Thilan Bartholomeuz
Kerry Beadling Barron June 3, 2020

Improving your sleep during lockdown is this week’s focus by local GP Thilan Bartholomeuz

It is well known that sleep and mental health are linked but did you know that it is the quality of sleep you get, not necessarily the amount, which is important?

You may have noticed that your sleep patterns have changed since the lockdown began and you may be experiencing difficulty getting to sleep or wake up in the morning still feeling tired. And with the weather getting warmer it is more likely that you may find it more difficult to sleep.

So if getting a good night’s sleep is important for your mental health, what can you do during lockdown to improve your sleep?

If you cannot sleep because you have a physical problem that you are worried about remember you can still contact your GP to discuss, even if it’s not Coronavirus related. The NHS is still here to help you for all illnesses.

If it’s not a physical problem but something else that is keeping you awake at night you can trying practising mindfulness breathing techniques like those here at https://bemindful.co.uk/.

Eating less sugary food and drink, and especially drinks with caffeine, later in the day and getting regular exercise earlier in the day can help too. And while it may be tempting to drink alcohol, it often reduces your quality of sleep meaning you don’t feel as rested as you should.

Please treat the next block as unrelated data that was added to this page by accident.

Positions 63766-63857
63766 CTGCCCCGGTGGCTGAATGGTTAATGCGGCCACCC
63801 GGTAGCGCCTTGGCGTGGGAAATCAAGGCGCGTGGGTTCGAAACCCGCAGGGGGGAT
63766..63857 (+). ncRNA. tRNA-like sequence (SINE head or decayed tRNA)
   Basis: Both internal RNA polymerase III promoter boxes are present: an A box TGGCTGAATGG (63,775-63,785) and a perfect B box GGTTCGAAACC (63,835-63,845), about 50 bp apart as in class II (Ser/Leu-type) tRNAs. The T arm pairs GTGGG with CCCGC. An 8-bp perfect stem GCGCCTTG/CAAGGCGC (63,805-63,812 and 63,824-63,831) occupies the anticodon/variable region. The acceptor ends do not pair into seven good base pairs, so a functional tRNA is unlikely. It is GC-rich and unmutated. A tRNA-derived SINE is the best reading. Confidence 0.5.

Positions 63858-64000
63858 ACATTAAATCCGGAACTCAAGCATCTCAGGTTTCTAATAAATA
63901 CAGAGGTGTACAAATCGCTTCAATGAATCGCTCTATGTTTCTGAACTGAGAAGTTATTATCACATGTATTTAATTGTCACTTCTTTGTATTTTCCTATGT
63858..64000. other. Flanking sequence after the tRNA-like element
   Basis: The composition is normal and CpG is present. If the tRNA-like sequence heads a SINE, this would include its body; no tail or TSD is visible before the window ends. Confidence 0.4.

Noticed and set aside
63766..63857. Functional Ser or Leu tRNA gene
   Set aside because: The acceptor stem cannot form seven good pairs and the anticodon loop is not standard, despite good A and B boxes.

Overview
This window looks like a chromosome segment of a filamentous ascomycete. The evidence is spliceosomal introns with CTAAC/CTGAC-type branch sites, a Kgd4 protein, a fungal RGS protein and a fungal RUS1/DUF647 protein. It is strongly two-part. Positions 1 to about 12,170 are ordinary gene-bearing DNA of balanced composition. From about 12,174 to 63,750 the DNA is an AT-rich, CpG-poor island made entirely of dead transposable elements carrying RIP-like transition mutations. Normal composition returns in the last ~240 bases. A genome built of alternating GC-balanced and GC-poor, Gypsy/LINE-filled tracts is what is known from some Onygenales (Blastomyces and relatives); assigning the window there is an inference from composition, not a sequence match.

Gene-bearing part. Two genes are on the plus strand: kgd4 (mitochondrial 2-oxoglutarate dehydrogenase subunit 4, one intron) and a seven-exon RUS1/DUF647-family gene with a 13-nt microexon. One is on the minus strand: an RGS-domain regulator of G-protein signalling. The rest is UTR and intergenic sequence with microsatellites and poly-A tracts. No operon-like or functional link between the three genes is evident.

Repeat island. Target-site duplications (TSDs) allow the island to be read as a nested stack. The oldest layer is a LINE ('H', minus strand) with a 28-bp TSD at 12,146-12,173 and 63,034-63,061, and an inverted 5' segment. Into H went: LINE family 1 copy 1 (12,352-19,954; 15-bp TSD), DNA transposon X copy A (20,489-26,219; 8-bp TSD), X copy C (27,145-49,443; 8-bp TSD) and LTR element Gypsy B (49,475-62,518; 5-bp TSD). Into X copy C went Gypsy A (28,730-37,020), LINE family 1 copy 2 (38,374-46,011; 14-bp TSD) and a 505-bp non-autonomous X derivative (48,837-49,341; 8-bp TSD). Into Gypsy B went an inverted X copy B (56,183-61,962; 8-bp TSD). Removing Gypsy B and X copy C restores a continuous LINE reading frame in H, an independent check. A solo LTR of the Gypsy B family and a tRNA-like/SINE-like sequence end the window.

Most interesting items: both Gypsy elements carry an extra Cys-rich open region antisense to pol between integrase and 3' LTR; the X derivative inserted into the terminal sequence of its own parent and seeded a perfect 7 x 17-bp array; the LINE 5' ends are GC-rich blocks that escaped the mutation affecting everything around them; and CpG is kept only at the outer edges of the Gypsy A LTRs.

Another tip is to have a regular routine and go to bed around the same time and make sure the room you sleep in has the features you need to get to sleep. Some people don’t mind a bit of noise, other people need it completely silent.

Try using an eye mask or ear plugs if you need them and when the weather gets warm you may need to open a window, use a cool flannel or a fan to help reduce the temperature so you can sleep. As the days get longer you may also want to consider black out curtains to block out daylight early in the morning.

If you do find yourself feeling tired during the day, try to avoid the temptation for a daytime snooze/ siesta if you can as it can make it more difficult for you to sleep at night.

When you are preparing to go to sleep you should also avoid using back lit mobile phones, ipads and other forms of technology as the light tricks the brain into thinking it’s daylight and the mind is often left in a whirl of information which in turn evoke emotions which are likely to keep you awake.

It is far better to ease gently into a natural sleep. It can also help if you can resist the urge to ‘work’ from bed i.e. by using a laptop, as this can mean you start to associate bed with work instead of rest.

So whether you hit the hay, count sheep or head up the wooden hill to Bedfordshire each night, hopefully these tips can help you have a restful, deep sleep and wake up ready to face a new day.